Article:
The Acoustics are a rubbish band!
Absolutely amazing venue, the acoustics are great and you’d be able to see the acts from wherever you are standing due to its dome shaped interior. I saw Sufjan Stevens here in May as part of Brighton’s Great Escape music festival, and it was one of the best gigs I’ve ever been to.
We hadn’t been here for some years unitl recently. Pleased to say that The Dome still has the same high standards as ever. It is one theatre that we really feel comfortable in, but still think the refreshment prices are high. Quite extortionate for soft drinks!! Nice to have many choices for Dining afterwards, or before, especially Al Duomo’s!!!!!
Last year I saw Diamanda Galas perform here, with Erik Friedlander warming up the audience for this amazing event by performing works of John Zorn on the cello.
The acoustics are fantastic, and did Diamanda's unbelievable voice perfect justice. I wouldn't have expected any lesser ambiente for such a powerful singer, and I wasn't one single bit disappointed. Very classy interior as well, without giving the impression of being pretentious.
Re-reading my own review, I realised I should go out to venues like this more often. What an experience it was!
The Acoustics are a rubbish band!
By the way my name is Montgomery Sellors NOT montgomerysellors. Just to clear up any confusion.
My mother used to call me Monty. It bemused me.
Some people, i'm not accusing you, think it means Montgomery's Ellors but this is simply not the case.
Regards, Monty. Got a little frustrated there, apologies, I can lose my minds eye.
Beautiful place, spacious and oppulent. Located right in the centre of Brighton, it is close enough to go out for a drink or meal beforehand and not have to walk miles afterwards. Parking is a real issue though. The NCP down the road is very convenient but stupidly overpriced. It is also the location for the University of Sussex graduation ceremonies, so unless you are the University VP and on over half a million a year, do your homework and park & ride.
Went to The Corn Exchange for some of The Great Escape gigs. You'd think for such a large main room, it would need it to be packed before it got really over heated, but even around half full it was stupidly hot and airless in there. And even when it was only about half-full, the search-everyone, overly heavy security meant that people were queueing to get in. On the plus side, it's a relatively large music venue right in the town centre, surrounded by pubs and places to eat. It's a really stunning building as well, if you happen to like that sort of thing.
This is the best performance space that has been converted from a stable that I have ever visited.
I note that other reviewers have stated “there are no bad seats in this venue.” I have to disagree. On either side of the stage are about four seats that are almost backstage. I am not sure if they release these seats for sale unless all the other ones have sold out; when I ended up sitting there it was because it was literally the last ticket available.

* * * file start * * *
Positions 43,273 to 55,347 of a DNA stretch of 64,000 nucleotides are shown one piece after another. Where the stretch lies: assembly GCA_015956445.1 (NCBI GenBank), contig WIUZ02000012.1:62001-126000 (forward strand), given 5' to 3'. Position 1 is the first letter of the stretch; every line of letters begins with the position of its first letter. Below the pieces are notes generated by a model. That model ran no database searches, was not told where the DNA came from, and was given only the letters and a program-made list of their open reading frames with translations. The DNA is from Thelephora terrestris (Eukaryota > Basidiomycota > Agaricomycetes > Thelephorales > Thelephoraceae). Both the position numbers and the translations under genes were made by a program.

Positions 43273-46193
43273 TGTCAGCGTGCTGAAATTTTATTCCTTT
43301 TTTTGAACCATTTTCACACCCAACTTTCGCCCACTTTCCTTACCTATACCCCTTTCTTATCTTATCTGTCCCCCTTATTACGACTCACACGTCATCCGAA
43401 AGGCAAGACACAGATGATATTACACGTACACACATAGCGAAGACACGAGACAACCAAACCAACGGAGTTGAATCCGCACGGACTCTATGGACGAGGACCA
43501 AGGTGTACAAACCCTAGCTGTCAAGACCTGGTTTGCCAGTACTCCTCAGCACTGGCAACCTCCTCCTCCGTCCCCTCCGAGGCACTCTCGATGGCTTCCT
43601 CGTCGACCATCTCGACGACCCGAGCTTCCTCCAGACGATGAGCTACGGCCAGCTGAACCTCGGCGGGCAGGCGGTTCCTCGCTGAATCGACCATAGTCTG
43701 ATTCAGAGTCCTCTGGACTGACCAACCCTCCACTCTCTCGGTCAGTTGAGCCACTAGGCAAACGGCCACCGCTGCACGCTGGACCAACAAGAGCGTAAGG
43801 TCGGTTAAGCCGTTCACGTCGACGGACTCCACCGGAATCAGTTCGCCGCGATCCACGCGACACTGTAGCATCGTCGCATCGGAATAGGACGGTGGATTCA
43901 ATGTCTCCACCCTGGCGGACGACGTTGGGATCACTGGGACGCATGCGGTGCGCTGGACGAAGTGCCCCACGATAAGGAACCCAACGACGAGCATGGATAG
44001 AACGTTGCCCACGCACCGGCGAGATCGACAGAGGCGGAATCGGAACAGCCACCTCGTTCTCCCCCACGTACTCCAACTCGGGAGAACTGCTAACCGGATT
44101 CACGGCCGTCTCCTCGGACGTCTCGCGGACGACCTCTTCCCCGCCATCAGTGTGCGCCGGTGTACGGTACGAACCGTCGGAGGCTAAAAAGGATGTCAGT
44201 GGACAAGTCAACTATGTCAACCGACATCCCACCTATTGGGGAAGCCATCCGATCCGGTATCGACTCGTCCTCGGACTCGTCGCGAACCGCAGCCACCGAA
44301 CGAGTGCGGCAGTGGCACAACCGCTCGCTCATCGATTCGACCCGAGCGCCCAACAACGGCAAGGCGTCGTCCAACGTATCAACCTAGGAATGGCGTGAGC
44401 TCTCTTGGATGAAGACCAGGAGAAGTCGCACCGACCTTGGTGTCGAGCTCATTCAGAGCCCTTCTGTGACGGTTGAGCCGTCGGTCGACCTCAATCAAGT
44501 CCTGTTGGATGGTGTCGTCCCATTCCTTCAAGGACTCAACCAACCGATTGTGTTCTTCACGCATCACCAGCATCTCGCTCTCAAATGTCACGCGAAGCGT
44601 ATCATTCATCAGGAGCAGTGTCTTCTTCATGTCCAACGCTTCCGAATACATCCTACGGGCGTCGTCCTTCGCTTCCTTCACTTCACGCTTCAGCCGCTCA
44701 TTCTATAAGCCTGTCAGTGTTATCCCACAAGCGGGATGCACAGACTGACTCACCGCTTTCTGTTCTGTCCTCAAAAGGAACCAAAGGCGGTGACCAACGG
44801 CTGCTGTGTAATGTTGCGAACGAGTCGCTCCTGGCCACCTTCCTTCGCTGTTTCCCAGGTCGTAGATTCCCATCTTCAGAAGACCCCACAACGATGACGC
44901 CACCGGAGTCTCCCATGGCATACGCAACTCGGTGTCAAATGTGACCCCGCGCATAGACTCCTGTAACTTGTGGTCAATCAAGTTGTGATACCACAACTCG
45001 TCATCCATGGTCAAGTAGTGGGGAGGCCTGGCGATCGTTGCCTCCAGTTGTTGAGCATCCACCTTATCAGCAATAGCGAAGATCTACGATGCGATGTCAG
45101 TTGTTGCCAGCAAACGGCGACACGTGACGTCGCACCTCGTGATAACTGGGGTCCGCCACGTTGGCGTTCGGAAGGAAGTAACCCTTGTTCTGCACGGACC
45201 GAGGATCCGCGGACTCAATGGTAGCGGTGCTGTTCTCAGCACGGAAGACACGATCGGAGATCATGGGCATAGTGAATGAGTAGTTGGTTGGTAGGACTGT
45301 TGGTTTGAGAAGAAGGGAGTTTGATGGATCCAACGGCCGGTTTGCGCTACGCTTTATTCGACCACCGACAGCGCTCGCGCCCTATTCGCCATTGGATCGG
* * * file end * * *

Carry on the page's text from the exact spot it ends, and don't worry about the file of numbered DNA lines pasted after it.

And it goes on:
Probably Brighton’s most famous arts venue, the Brighton Dome is my most frequented place for an evening’s entertainment. I’ve seen everything here from stand-up comedy, to music gigs, to my very own graduation ceremony.
Incredibly well-laid out so that there isn’t a bad seat in the house (I’ve never sat in one, anyway) this stunning mid-sized theatre is a truly brilliant space with great acoustics. You wouldn’t think this fantastic concert hall was originally home to George IV’s stables, would you?
A very attractive venue in a great location. The history of the building is everywhere & I am always amazed at the detail. Lovely areas of tiling too.
Weird gents loo situation mind: Not enough urinals by half & when the pressure's on, so to speak, having a strange 10ft long, waist height stainless steel sink is only going to cause confusion!!!!!!
I've seen good comedy here (Frankie Boyle, Jack Dee), I always wonder if it might be just a little too spacious & clean for a decent gig?
Comment 1 comment on this review
Oh, Hello friend. Frankie Boyle has a very strong sense of humour.
This could have been the problem you experienced. I, for one, agree with the point you made about the huge scale of the stage, apparently it's two thirds of a football pitch. It becomes impossible to see or hear anyone, especially as it is in the form of a cone.
p.s. agree about the toilets being top notch!!
Last year I went to the Brighton Dome to see Dylan Moran and it was fantastic. The beer was surprisingly cheap for a live show and none of the seats were bad seats! As a mid sized venue it attracts some big names, I would definately recommend it. The best thing is, when the show is over you can go out in Brighton and carry on the party!
This Grade-I listed complex is both a highly original performance venue (with 3 performance areas, actually), and an historic building with a fascinating past.
The Dome was originally built in 1803-05 for the Prince of Wales (later George IV) as a stable block, adjacent to his then rather modest Brighton seaside villa. The architect was William Porden, and it was he who chose the iconic Indian architectural style (technically “Indo-Saracenic”) and designed the huge dome - originally covered in glass, 24 metres in diameter and 19 metres high, to cover a circulating area for the horses.